The Oblivion Crisis
Talk about deja vu. There is a mod called "Demon" for Bioware's "Neverwinter Nights" that has you do something called "Gate Diving" - step through a portal and deal with whatever is on the other side. In this case, you're diving into Oblivion again (and again and again and ... well, you get the idea).
This is not a quest so much as an on-going thing that lasts until you complete the Main Quest. Once you convince Martin to come with you to Weynon Priory, Oblivion Gates start opening all over Cyrodiil. The crisis escalates when you retrieve the Mysterium Xarxes from the Dagon Shrine. There are a few gates that you should close (the ones outside the major cities), but the rest are optional. There are 90 possible locations for these gates to open, but no more than 50 can be open at the same time. There is a very nice utility, called "Obliv-o-map" at planetelderscrolls.gamespy.com that will show you all (or at least "most") of the possible locations for these gates.
The Gates are triggered when you enter the area where they can appear. For the most part, they're in wilderness areas and won't appear in a space already occupied by a named location. Because things like Wayshrines, Runestones and Ayleid Wells aren't marked locations, they're fair game for Oblivion Gate locations and the Wayshrines east of Skingrad and northwest of Anvil will almost certainly be destroyed (hint: you might want to visit these two BEFORE you rescue Martin).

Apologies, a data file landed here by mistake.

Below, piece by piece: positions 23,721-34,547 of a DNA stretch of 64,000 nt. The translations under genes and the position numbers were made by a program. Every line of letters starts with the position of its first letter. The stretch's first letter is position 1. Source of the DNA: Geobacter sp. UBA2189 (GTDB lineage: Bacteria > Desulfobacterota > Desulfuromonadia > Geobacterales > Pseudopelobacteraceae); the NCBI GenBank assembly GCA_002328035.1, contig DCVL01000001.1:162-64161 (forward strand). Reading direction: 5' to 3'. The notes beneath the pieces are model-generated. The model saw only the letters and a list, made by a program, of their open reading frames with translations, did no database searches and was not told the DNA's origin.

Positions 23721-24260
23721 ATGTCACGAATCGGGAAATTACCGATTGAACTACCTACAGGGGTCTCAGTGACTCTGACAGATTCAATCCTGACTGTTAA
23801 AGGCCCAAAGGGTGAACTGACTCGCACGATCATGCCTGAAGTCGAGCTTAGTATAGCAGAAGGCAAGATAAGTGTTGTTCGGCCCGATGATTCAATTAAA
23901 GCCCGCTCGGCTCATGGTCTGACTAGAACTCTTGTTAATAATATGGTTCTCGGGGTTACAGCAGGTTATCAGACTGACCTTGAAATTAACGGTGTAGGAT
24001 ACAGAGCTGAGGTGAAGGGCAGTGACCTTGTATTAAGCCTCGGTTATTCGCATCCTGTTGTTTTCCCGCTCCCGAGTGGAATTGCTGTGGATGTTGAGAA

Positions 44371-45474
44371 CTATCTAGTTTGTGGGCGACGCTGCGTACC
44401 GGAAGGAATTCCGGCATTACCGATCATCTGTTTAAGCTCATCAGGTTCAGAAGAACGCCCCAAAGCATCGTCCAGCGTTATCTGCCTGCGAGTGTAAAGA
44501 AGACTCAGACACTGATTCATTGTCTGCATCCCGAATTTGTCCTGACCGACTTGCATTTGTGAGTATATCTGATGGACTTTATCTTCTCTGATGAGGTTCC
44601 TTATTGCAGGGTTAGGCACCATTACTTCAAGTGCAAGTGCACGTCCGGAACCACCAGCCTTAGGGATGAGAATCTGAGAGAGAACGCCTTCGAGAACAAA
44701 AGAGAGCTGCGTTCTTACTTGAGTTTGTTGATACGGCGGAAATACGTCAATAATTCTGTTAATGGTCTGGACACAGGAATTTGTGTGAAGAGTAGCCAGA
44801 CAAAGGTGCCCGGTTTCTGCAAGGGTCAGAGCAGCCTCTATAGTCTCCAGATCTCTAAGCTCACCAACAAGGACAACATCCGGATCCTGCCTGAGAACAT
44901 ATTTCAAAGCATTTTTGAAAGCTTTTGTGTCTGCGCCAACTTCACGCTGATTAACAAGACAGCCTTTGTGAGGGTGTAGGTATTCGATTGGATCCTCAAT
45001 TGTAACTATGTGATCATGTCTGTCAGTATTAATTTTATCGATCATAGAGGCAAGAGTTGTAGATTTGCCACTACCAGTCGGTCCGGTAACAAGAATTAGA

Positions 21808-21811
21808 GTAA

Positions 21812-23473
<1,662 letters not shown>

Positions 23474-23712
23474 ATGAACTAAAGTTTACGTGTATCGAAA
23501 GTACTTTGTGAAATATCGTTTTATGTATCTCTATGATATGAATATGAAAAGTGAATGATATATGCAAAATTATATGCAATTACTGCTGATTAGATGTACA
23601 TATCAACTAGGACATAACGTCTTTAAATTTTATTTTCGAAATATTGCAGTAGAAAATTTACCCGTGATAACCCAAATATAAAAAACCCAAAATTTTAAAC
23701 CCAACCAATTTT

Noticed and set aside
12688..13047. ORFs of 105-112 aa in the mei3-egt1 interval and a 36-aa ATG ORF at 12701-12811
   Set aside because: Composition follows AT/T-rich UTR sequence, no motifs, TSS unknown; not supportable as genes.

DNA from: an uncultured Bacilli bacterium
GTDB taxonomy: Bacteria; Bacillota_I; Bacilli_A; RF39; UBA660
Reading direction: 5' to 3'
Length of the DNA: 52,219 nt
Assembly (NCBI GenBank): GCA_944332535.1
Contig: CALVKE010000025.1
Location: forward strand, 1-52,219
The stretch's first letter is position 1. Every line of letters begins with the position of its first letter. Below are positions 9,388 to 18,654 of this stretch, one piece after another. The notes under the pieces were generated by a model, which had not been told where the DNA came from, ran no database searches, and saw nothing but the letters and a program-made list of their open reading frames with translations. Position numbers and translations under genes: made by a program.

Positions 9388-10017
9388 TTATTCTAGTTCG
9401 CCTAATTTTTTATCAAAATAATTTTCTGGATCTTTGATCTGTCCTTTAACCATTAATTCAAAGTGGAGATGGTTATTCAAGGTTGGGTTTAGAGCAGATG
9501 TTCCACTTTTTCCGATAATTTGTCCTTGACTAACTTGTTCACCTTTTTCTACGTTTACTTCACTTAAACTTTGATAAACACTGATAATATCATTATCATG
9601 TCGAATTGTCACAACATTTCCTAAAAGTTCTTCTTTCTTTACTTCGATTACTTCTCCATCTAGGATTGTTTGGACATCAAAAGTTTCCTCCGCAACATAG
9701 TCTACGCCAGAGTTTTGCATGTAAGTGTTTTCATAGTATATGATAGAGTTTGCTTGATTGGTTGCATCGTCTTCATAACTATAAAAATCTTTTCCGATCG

Closing the gates works very much like it did in Kvatch - enter the gate, find a way to the top of the big tower, and activate the Sigil Stone. This puts a leveled Sigil Stone in your inventory and increases your fame by 1 each time that you do it (by 2 in the case of gates outside of the cities). Since there are several different layouts for the areas behind these gates, I can't give you anything concrete in the way of directions. I can, however, give you some helpful hints to avoid some problems.
First off, after installing the patch, I encountered one Oblivion layout that has two gates in it. That layout may have been present prior to the patch, but I just didn't run into it or get to the part of the map where the second gate was located. In this situation, taking the Sigil Stone closes the gate that you used last, it does not close both. However, if you go back to Cyrodiil through the other gate before activating the Sigil Stone, you'll have both locations marked on your map and can go fast-travel back to the other.
If you are careful, you won't encounter too many situations in Oblivion where you'll be fighting more than one or two opponents. Stealth is highly recommended at all times (as is saving your game). Players with high Stealth skills (especially those who have Nocturnal's Cowl from the Thieves Guild questline), may be able to get through without having to do anything other than sneak attacks. Note that Clannfear seem to have a god-awful detection chance: 80+ Stealth, Sneak fortified by 50 and a 30% Chameleon ring and they still see me. At the very least, you'll have lots of opportunities for good backstabs.